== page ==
It was certainly not the first worker uprising at a tech company — nor was it the last, but the sheer numbers of Googlers who participated that day were staggering, galvanizing a broader movement of worker activism.
But orchestrating the act of resistance was not without personal risk.
In a joint interview with CNN Business this fall, Stapleton and Whittaker said they didn’t calculate the risk versus reward or think much about how the effort might impact their jobs. The two women talked about what inspired them to advocate for change and why they ultimately had no choice but to walk away after working at the company for more than a decade each. Both women received severance when they left earlier this year, although they declined to provide details. Google declined to comment on the matter.
Whittaker, an artificial intelligence researcher, called speaking out “an ethical imperative,” while acknowledging that “when you do labor organizing, you are in an adversarial relationship with the people who control your livelihood.”
Going up against Google
As tech companies have grown more powerful, dissension has been brewing among rank-and-file workers. At Google, an explosive report opened the floodgates for many.
Stapleton, a marketing manager at Google-owned YouTube, said the report spurred a lot of conversation among women about difficult experiences they have had at the company. She called the news of the payout to Rubin “such a slap in the face to the women of the company.”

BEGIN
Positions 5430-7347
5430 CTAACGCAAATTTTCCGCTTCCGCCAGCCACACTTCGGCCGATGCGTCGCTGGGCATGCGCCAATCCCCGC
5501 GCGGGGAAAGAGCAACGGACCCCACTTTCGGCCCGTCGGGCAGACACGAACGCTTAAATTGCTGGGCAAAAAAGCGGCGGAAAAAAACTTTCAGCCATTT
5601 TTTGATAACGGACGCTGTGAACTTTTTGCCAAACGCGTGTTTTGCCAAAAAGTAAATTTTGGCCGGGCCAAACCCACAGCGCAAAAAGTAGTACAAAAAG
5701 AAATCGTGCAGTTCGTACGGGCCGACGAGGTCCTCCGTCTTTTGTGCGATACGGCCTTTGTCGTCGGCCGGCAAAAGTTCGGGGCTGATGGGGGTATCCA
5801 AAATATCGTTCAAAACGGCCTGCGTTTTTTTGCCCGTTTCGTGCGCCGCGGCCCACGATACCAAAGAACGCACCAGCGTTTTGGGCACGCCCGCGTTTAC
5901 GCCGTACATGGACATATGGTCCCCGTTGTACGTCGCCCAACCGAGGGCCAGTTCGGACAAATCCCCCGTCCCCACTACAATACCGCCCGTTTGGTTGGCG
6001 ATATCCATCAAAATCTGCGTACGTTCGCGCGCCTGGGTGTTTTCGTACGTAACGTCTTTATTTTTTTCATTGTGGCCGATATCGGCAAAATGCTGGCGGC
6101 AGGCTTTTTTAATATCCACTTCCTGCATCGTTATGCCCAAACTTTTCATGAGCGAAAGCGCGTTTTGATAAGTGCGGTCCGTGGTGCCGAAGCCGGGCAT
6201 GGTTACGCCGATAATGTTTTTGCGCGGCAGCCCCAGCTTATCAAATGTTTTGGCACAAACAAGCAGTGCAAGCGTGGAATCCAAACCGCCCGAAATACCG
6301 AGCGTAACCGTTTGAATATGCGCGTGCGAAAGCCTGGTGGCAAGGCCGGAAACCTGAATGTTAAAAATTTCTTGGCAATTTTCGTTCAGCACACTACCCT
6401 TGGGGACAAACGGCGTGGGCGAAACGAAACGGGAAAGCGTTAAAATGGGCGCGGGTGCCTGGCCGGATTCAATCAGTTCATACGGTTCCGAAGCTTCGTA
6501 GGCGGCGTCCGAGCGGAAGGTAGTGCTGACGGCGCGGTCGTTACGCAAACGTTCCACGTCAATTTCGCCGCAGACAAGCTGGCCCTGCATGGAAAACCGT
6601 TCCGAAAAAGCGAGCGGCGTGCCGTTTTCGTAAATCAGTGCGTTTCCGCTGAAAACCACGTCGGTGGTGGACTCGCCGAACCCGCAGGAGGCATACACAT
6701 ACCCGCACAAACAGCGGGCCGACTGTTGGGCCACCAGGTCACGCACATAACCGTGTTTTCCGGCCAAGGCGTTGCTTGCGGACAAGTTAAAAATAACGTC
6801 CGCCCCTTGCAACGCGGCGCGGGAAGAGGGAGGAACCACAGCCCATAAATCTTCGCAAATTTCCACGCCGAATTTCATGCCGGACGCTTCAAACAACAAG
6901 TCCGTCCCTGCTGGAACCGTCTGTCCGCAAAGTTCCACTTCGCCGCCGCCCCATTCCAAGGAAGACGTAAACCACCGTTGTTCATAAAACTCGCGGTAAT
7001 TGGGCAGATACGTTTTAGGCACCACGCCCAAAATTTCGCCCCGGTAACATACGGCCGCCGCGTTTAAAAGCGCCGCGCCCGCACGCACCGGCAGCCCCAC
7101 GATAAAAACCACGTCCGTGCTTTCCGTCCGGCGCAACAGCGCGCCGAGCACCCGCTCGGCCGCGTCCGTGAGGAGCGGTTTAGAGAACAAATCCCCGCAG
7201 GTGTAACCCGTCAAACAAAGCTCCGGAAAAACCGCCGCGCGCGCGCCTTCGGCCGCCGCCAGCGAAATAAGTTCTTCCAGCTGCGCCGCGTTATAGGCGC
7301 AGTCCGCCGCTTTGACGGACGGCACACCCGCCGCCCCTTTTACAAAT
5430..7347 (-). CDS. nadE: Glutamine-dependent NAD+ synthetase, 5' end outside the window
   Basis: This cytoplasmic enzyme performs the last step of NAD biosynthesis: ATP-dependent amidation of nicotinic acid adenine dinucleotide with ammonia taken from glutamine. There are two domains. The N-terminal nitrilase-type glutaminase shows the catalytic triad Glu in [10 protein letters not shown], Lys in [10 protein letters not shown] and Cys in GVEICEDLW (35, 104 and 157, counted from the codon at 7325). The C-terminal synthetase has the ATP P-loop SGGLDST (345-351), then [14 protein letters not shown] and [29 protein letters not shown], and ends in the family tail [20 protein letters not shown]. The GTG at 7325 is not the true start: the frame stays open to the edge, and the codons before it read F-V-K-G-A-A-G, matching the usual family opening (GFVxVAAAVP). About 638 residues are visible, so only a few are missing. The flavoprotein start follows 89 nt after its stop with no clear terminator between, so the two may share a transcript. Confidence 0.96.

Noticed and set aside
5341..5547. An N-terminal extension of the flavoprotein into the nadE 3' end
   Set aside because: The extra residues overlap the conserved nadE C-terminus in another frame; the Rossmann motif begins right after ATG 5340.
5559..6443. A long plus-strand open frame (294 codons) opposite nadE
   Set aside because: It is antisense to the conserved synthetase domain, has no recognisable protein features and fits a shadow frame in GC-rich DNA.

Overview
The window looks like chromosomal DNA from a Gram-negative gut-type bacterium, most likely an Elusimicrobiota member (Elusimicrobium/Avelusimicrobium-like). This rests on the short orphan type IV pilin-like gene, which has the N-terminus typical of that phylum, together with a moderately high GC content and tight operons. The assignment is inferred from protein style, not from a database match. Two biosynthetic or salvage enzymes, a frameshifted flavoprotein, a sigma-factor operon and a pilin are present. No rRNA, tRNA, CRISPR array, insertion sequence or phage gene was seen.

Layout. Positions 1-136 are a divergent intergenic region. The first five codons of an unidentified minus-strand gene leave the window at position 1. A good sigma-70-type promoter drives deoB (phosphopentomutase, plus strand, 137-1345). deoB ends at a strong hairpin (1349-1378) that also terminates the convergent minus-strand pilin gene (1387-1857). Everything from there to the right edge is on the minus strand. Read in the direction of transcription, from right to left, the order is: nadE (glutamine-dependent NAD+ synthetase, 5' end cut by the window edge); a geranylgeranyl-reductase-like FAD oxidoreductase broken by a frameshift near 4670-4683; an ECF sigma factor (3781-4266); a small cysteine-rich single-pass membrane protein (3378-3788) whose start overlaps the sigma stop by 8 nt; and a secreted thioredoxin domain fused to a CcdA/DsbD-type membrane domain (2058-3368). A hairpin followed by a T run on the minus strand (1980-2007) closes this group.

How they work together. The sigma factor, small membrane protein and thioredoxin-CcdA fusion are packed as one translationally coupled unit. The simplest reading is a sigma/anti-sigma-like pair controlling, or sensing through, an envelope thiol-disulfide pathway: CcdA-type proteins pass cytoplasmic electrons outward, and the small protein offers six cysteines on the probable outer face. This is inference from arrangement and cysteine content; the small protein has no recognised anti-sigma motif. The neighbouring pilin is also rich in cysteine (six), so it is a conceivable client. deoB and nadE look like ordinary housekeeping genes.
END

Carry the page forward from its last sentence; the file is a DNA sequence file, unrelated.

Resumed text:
According to Stapleton, the revelations in the article were compounded by a “flimsy and so not accountable” response from executives at an all-hands meeting. “That really got people ready to take that next step.”
The day after the Times story dropped, Stapleton, who is based in New York, created a Google group to rally other employees who were upset. The original idea was to plan something like a walkout or “a day without women” to “register our dissatisfaction about how this has been handled,” she said. It was not, however, intended to be “some great subversive act.”
“It just seemed like we had the iron hot,” Stapleton said, adding that a Google form was also used to collect hundreds of anonymous stories, including from workers who shared about being harassed at the company and what happened after reporting it to human resources.
“It was a massive collective effort and it speaks to just how deep the rot at the core of Google and the industry overall is,” said Whittaker.
Agitating for change
Stapleton and Whittaker had been recruited to work for the company shortly after graduating college. Stapleton, who joined in 2007, spent several years in Google’s communications department, where she worked closely with co-founders Sergey Brin and Larry Page.
“One of my first jobs was announcing TGIF — the weekly Larry and Sergey-hosted meeting,” she said. “I would write these sort of whimsical and silly notes, but they were really about how this place is just so magical to be in, and shouldn’t we all feel so lucky.”
“You can’t be complicit, right?” said Whittaker. “It is worth it, I think, to push for change in one of the industries that, at this point, has more power than most nation states.”
“That was really disconcerting for me,” Stapleton said.
“When we talked about the retaliation, it became clear that there was more of a division, that we’re agitating for change in a way that management didn’t like or that they were trying to clamp down,” said Stapleton, who said that when organizing, she naively expected Google would “love” the idea of a protest given how much it touted its “open culture.”
Whittaker called what happened to her a “constructive discharge,” where it became clear to her that there wasn’t a place at the company for her to continue doing AI ethics work, which she had made a career out of. She said she was told she could stay on in a different role or leave the company.